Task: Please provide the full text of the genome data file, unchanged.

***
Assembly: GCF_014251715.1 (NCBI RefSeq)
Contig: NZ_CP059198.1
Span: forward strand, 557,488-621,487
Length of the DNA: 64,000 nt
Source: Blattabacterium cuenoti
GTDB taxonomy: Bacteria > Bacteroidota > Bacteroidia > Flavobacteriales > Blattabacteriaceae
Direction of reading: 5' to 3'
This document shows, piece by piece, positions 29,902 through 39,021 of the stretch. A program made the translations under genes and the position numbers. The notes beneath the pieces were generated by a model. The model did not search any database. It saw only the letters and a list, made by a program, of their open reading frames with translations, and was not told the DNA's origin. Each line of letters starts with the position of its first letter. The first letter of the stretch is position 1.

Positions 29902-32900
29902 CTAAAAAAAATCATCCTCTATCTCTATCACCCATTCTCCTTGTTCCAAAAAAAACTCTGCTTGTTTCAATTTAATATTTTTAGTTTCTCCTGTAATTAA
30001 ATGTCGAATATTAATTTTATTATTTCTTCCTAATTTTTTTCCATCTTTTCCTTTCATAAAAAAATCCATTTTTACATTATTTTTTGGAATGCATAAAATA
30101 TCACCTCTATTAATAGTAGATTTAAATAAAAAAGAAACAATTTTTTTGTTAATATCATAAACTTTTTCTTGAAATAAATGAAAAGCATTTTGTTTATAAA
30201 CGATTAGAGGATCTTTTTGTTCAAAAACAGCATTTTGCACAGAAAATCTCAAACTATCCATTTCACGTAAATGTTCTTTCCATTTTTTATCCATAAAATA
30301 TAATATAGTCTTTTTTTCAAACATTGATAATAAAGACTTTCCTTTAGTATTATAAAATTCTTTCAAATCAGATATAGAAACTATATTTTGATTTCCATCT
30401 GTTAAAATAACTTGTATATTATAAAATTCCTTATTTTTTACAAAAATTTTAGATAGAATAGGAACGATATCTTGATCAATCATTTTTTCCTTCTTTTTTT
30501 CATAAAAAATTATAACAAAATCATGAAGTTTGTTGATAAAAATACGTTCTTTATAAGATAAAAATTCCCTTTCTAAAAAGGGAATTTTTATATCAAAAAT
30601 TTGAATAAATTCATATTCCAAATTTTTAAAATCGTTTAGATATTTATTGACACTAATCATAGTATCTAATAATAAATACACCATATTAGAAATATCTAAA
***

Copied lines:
Assembly: GCF_014251715.1 (NCBI RefSeq)
Contig: NZ_CP059198.1
Span: forward strand, 557,488-621,487
Length of the DNA: 64,000 nt
Source: Blattabacterium cuenoti
GTDB taxonomy: Bacteria > Bacteroidota > Bacteroidia > Flavobacteriales > Blattabacteriaceae
Direction of reading: 5' to 3'
This document shows, piece by piece, positions 29,902 through 39,021 of the stretch. A program made the translations under genes and the position numbers. The notes beneath the pieces were generated by a model. The model did not search any database. It saw only the letters and a list, made by a program, of their open reading frames with translations, and was not told the DNA's origin. Each line of letters starts with the position of its first letter. The first letter of the stretch is position 1.

Positions 29902-32900
29902 CTAAAAAAAATCATCCTCTATCTCTATCACCCATTCTCCTTGTTCCAAAAAAAACTCTGCTTGTTTCAATTTAATATTTTTAGTTTCTCCTGTAATTAA
30001 ATGTCGAATATTAATTTTATTATTTCTTCCTAATTTTTTTCCATCTTTTCCTTTCATAAAAAAATCCATTTTTACATTATTTTTTGGAATGCATAAAATA
30101 TCACCTCTATTAATAGTAGATTTAAATAAAAAAGAAACAATTTTTTTGTTAATATCATAAACTTTTTCTTGAAATAAATGAAAAGCATTTTGTTTATAAA
30201 CGATTAGAGGATCTTTTTGTTCAAAAACAGCATTTTGCACAGAAAATCTCAAACTATCCATTTCACGTAAATGTTCTTTCCATTTTTTATCCATAAAATA
30301 TAATATAGTCTTTTTTTCAAACATTGATAATAAAGACTTTCCTTTAGTATTATAAAATTCTTTCAAATCAGATATAGAAACTATATTTTGATTTCCATCT
30401 GTTAAAATAACTTGTATATTATAAAATTCCTTATTTTTTACAAAAATTTTAGATAGAATAGGAACGATATCTTGATCAATCATTTTTTCCTTCTTTTTTT
30501 CATAAAAAATTATAACAAAATCATGAAGTTTGTTGATAAAAATACGTTCTTTATAAGATAAAAATTCCCTTTCTAAAAAGGGAATTTTTATATCAAAAAT
30601 TTGAATAAATTCATATTCCAAATTTTTAAAATCGTTTAGATATTTATTGACACTAATCATAGTATCTAATAATAAATACACCATATTAGAAATATCTAAA